I had some relief from the pressure in my ears yesterday which gave me the little boost I needed to get my feet under me for Advent. The light snow flurries falling gently from the sky inspired an idea. Before lunch the kids got their coats, hats, gloves/mittens, and shoes on so that they could head outside with black construction paper and catch snowflakes. The entire time they were almost vibrating with excitement. How soon could they get out of the house? At first they just ran around holding on to their paper which meant they mostly had snow bouncing off the paper. It took a little bit of coaxing, but I was able to get them to stand still long enough to catch a few snowflakes. I was only marginally successful at getting them to hold the paper still enough to take a picture. By the time they came inside their eyes were shining – it was a huge hit!
Score one for Mom’s Advent planning!
What’s this about Advent?
This light is above all gathered knowledge, and above all descriptions whatsoever, for it is of the nature of him from whom it flows….But he that dwells in the light…dwells in that which never dies.
We take the time between the first Sunday after Thanksgiving through Christmas Day to join generations of people who have gone before us, both in our culture and faith tradition and outside the same, in marking this season by reflecting on the balance between light and dark. As the hours of daylight shrink we take time for reflection, resolution, and renewal. We make time for gift-giving, good will, and kindness. Most importantly, we welcome the healing powers of warmth back into our world – both physically and spiritually (a big thank you to Dorothy Morrison for putting this into words for me – I always struggled with how to frame it.). It’s a time to remind ourselves that though we may seek to isolate ourselves from the rhythms of the world around us with our modern comforts we are inextricably linked with the ebb and flow of the seasons.
Growing up we always enjoyed Christmas and had a few cherished traditions. I’ve spent these last few years fleshing them out a bit so that the events became a more cohesive holiday season while at the same time borrowing from other traditions and cultures to come up with something that fits our family well. I’ve always aimed for something personal – what we do may not resonate with you and that’s ok.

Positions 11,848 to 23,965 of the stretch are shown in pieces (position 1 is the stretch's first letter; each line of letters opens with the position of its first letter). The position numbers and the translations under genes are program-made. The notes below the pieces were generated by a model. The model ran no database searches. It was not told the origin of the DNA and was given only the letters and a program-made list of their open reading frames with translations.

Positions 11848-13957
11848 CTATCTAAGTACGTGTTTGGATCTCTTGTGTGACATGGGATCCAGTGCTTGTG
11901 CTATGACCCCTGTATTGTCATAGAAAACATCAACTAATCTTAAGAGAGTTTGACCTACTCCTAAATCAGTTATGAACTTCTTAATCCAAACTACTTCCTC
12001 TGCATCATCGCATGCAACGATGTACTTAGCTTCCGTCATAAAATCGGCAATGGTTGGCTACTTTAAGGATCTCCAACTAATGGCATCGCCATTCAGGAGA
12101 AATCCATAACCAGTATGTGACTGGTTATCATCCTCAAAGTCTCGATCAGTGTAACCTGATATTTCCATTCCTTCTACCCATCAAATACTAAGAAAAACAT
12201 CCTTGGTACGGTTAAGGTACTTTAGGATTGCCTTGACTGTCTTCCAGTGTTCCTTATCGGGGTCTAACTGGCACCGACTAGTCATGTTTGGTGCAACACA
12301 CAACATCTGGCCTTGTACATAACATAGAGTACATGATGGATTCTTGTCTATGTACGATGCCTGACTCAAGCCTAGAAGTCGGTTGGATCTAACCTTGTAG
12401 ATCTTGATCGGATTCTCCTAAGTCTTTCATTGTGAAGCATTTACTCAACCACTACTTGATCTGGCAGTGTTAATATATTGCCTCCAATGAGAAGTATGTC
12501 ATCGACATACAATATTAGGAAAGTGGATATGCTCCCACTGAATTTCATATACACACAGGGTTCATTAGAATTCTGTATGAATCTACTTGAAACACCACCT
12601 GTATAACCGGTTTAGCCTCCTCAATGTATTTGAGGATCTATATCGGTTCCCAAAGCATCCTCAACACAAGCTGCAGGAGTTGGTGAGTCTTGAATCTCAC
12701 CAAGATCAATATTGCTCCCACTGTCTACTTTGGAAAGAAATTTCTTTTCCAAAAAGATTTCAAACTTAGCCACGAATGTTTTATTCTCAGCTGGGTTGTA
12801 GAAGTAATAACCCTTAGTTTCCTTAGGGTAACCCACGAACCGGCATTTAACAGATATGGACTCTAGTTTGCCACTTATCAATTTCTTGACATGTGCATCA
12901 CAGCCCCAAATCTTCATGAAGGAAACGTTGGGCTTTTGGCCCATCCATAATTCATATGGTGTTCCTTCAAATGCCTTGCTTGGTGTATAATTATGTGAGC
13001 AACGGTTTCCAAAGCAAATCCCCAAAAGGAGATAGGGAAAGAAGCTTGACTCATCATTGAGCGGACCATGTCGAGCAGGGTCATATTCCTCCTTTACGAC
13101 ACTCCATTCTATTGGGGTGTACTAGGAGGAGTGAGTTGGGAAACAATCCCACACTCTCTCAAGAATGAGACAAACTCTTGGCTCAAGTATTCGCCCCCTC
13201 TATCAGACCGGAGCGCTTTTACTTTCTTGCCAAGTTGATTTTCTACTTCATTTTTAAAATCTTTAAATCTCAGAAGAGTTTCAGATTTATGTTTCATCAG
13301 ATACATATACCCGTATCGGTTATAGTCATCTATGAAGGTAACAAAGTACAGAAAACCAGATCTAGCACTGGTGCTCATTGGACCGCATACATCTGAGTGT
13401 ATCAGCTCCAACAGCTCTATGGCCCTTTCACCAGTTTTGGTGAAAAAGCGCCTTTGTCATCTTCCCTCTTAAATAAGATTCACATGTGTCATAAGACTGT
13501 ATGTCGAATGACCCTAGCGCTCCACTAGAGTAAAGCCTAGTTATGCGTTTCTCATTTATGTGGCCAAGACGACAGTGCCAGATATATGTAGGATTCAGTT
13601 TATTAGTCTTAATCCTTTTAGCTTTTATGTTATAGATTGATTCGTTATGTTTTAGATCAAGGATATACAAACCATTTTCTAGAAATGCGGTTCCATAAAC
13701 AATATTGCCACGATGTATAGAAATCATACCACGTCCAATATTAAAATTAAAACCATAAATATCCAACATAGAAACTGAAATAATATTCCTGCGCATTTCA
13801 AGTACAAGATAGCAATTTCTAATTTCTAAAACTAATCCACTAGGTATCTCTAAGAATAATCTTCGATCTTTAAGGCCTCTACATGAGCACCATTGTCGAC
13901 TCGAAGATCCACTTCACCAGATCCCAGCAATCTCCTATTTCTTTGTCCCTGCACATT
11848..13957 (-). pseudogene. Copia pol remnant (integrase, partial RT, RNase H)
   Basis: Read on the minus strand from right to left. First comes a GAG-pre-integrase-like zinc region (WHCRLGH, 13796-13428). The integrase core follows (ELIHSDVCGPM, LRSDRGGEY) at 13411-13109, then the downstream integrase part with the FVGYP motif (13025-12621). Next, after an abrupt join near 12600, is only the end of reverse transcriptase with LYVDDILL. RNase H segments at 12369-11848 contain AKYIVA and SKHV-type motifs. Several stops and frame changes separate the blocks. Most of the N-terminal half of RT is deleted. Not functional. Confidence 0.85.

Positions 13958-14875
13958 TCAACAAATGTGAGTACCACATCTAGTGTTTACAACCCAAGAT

This year mixed in with the excitement of the holiday is a tiny bit of dread. My sister is engaged (again) to a man who has very passionate beliefs about Christmas (and birthdays and a number of other holidays and events). He doesn’t celebrate Christmas because he considers the holiday Satanic. Round ornaments on trees are particularly worrisome to him…something about people hanging the heads of babies on trees. I have yet to confirm the things he says outside his own hysterical view of history. My sister continues to tell my Mom all about the “not causing a weaker brother to stumble” thing.
We can usually avoid most of this drama. They live quite a distance away and last year he stayed out there while she denied they were back together. This year he’s coming out to visit. This will be the second time in three years – the first time was the last time they were engaged. It made Christmas odd. We’re not to buy him presents which isn’t the slightest bit of an issue for me. I’m glad not to have to buy him a present – wouldn’t want to waste the sentiments on someone who wouldn’t be able to see past themselves and value the intention of another.
That’s the thing with him – incapable of acknowledging the importance of one’s intention and instead insisting that if anyone, anywhere, in any point in history might have done the same thing or something similar then you shouldn’t be doing it.
That, and the fact that he uses the term “Pagan” and “Satanic” interchangeably. They’re not, by the way. Even I know this…and I’m not a Pagan.
Must remember – this is what makes life so interesting!